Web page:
The ABS put in place a dedicated Census Workplace Health and Safety Team and Safety Advisor Line that provided timely and consistent advice and support to all field staff on work health and safety procedures, processes and training. The team:
- managed 22,000 active SafeZone users, with 284,843 check-ins
- responded to 14,000 alerts, with 700 escalated to the field staff support centre and 12 escalated for emergency contact or police action.
The ABS supports a reporting culture of incident and hazard management. Field staff were able to lodge these in real time and when appropriate, link them to addresses, so that any action could be taken immediately.
The ABS classed an incident as an unplanned event that caused, or had the potential to cause, injury, illness, exposure, damage or loss. This included near-misses. For example:
- getting an electric shock
- falling over and spraining an ankle
- being bitten or chased by a dog
- being threatened by another person
- being involved in a car accident
- experiencing dangerous levels of fatigue while driving.
We classed a hazard as a situation or thing with the potential to harm a person. For example:
- a road in poor condition
- an unlit stairway
- an upset or agitated person
- extreme weather
- an unrestrained dog.
For the duration of field activities there were more than 1,331 incidents reported and 2,188 hazards where action was required. In addition, more than 44,000 beware hazards were recorded for the attention of field staff.
|Hazards category||Hazards total (no.)||Incidents category||Incidents total (no.)|
|Vehicle hazard||634||Occupational violence||355|
|Occupational violence||413||Vehicle incident||202|
|Slip, trip and fall hazard||346||Dangerous animals (including 2 goats)||171|
|Structural hazard||121||Slips, trips and falls||128|
|Poor reception||14||Damage to property||36|
|Resident mental/physical health||14||Mental stress||35|
|Substance exposure||8||Failed check-out escalation||4|
|Other work health and safety risk||8||Working alone/lone working||3|
|Injury risk||8||Community unrest||2|
Success measures for health and wellbeing
Measuring success of a cultural program of this type is not simple or obvious. Anecdotally it has been a big success, with staff surveys showing positive reflections and feedback. The majority of staff reported feeling:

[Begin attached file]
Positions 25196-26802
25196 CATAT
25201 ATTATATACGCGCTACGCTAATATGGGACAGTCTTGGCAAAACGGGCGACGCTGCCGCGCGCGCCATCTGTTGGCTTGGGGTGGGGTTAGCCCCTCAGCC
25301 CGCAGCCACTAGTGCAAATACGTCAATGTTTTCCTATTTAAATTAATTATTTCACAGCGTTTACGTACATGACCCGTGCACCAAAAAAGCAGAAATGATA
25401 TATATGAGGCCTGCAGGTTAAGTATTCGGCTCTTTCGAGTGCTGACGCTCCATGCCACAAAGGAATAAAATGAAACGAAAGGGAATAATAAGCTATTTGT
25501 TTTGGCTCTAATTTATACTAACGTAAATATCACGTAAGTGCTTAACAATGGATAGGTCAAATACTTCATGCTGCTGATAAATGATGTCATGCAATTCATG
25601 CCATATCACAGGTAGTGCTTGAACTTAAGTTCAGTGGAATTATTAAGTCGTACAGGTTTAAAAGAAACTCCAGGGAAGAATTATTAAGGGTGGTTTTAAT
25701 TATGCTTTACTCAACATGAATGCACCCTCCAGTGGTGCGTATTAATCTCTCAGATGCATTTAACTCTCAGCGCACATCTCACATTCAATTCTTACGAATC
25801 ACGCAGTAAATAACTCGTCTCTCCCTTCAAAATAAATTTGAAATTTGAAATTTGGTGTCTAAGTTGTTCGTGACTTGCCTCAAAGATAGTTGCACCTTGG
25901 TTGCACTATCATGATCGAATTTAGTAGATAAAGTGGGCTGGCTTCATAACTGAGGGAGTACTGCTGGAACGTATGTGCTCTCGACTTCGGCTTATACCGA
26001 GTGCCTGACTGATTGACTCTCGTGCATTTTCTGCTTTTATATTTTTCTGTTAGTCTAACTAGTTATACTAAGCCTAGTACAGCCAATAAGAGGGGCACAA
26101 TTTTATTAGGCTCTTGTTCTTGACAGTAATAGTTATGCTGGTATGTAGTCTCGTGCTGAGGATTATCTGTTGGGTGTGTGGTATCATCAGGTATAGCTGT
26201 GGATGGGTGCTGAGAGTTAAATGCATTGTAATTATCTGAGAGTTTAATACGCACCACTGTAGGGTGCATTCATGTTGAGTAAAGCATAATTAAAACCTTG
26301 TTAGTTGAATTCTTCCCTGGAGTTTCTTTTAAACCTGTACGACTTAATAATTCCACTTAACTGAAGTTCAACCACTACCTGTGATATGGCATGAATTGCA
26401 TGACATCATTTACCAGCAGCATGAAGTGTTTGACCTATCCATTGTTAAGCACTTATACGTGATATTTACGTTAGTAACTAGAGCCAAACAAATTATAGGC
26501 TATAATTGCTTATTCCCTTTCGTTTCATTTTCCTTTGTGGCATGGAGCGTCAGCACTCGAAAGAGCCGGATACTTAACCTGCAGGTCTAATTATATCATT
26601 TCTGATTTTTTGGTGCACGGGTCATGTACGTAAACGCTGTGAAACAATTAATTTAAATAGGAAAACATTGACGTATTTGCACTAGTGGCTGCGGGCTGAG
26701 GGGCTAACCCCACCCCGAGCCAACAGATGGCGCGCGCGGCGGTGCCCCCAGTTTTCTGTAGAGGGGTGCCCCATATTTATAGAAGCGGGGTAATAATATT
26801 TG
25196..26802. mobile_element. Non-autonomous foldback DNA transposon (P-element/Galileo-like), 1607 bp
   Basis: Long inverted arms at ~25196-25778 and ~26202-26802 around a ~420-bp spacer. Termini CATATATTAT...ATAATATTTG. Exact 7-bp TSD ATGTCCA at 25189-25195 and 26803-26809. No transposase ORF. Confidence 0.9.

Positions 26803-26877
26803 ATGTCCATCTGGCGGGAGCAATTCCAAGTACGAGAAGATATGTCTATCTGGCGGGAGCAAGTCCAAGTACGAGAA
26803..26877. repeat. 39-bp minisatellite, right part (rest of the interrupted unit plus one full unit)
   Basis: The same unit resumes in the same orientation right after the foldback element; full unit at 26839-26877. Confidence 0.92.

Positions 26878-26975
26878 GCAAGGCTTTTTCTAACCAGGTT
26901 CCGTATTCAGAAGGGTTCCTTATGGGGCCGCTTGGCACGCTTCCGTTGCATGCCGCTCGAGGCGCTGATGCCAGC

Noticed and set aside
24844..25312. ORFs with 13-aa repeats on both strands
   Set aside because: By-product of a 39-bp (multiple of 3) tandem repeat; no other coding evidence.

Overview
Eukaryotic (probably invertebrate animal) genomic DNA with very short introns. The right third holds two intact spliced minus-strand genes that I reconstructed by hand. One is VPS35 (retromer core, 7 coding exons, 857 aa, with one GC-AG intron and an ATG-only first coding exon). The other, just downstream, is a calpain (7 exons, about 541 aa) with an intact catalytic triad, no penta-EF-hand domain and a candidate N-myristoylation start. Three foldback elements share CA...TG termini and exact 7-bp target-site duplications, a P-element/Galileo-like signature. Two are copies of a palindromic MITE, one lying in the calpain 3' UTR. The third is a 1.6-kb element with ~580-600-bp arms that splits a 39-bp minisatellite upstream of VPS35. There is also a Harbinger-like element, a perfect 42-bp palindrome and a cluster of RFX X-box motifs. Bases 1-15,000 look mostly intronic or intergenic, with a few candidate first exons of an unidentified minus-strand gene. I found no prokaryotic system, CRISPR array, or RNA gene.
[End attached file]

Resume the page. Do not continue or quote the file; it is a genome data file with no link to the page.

- good or very good about their day
- empowered and supported in their job
- positive about their supervisor and management
These results have been consistently strong across diverse groups, locations, job classifications and Census teams.
The ABS was supported by the FBG group throughout Census preparations and operations to help build a resilient workforce. They facilitated Census workshops, provided coaching and support to the Census Leadership team, and helped establish the Census Wellbeing and Engagement Project team. Their support assisted us in establishing a strong culture of open communication and inclusiveness.
"The Census has been one of the most interesting (and significant) projects in my career. Many organisations pay lip service to wellbeing – particularly when the challenges are a bit curly. Census has taken a long-term and inclusive approach to ensuring every effort is made to support its people. A staff driven wellbeing working group did amazing work – and kept the wellbeing discussion “real”. I was delighted to find wellbeing embedded in the strategic planning phase – and personally participated in workshops with multiple groups. The willingness for senior leaders to initiate and participate in these activities was constant and always positive.
One highlight was the week I spent in Canberra over Census week. My brief – “Simon – just make sure we are all ok – you’ll work it out.”
I am grateful for the openness to a bit of creativity – some of our workshop content or titles were not exactly mainstream, but so “Census”. Overall – a privilege to work with such fantastic people and play a small part in a successful Census. Bring on 2026!’